In addition to providing inter-module circuit-switched connections, TMS 2010 also provides inter-module packet-switched connections, for conveying both inter-module data packets for calls between user stations on different switching modules and inter-module control packets between the control units of different switching modules. In the present example, 64 of the 256 time slots on each incoming and outgoing link connected to the odd input and output ports of TMS 2010 are collectively used as a packet channel between communication interface 1900 and TMS 2010. The 64 time slots, referred to herein as the packet time slots, each include 12 bits of a packet. Thus the bit rate of the packet channel on incoming link 15 to input port IP1 and the packet channel on outgoing link 13 from output port OP1 is 6.144 megabits per second. The single packet channel between a switching module and TMS 2010 is used to provide packet communication to and from a family of processors on that switching module. For example, in switching module 1000, the family of processors comprises control unit 1017 and the protocol handlers 1700-0 through 1700-95. Inter-module packets each include as part of their headers an address field comprising a module subfield defining the destination switching module and a processor subfield defining the particular destination processor on that switching module. Communication interface 1900 (FIG. 2) operates to combine inter-module data packets received from packet switching unit 1400 with inter-module control packets received from control unit 1017, for transmission to link interface 441 for insertion on the 6.144 megabits per second packet channel on link 15 to input port IP1. Similarly, packets received by link interface 441 on the 6.144 megabits per second packet channel on link 13 from output port OP1, are transmitted to communication interface 1900, for separation based on the processor subfield and subsequent transmission to control unit 1017 or packet switching unit 1400. The functions of inserting and extracting the packet time slots forming the packet channels are carried out in link interface 441 in accordance with packet time slot definitions stored in a control RAM (not shown).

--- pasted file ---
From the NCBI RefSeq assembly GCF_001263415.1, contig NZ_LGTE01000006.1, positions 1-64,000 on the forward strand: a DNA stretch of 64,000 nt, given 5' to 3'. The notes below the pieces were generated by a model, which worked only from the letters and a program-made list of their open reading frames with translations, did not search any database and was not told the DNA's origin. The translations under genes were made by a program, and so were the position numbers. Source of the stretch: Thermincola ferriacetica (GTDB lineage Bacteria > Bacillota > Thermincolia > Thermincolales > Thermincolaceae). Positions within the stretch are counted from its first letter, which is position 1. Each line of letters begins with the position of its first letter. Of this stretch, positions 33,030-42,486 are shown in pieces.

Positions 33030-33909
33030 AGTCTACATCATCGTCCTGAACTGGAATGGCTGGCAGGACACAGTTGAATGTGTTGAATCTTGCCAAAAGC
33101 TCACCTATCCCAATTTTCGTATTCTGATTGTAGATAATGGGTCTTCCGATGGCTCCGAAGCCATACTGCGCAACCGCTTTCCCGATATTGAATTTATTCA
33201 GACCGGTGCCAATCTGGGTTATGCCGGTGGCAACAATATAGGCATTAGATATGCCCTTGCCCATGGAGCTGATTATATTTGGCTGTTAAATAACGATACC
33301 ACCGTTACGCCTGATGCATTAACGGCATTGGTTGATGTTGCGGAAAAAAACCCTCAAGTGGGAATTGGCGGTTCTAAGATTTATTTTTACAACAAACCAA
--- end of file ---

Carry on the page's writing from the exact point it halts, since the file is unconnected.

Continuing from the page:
Communication interface 1900 (FIG. 10) includes three communications controllers 8001, 8008, and 8012 to coordinate communication between communication interface 1900 and control unit 1017, packet switching unit 1400, and link interface 441, respectively. The communications controllers 8001, 8008, and 8012 may be implemented using, for example, the Intel 82586 controller. Communication interface 1900 further includes a dual port, random access memory (RAM) 8015, which may be implemented, for example, as 22 memories each having 256K, one-bit locations. RAM 8015 is used for the intermediate storage of packets being conveyed among communication controllers 8001, 8008, and 8012, which are connected via a bus 8017 to one port of RAM 8015. A processor 8014, operating under instructions stored in a memory 8016, is connected to a second port of RAM 8015 and performs protocol processing of inter-module control packets and user signaling packets as an intermediate step in the transfer of such packets. RAM 8015 has four sections each comprising a sequence of contiguous locations used for the intermediate storage of packets in a first-in-first-out manner for a destination associated with that section. The four sections are associated with controllers 8001, 8008, 8012, and processor 8014.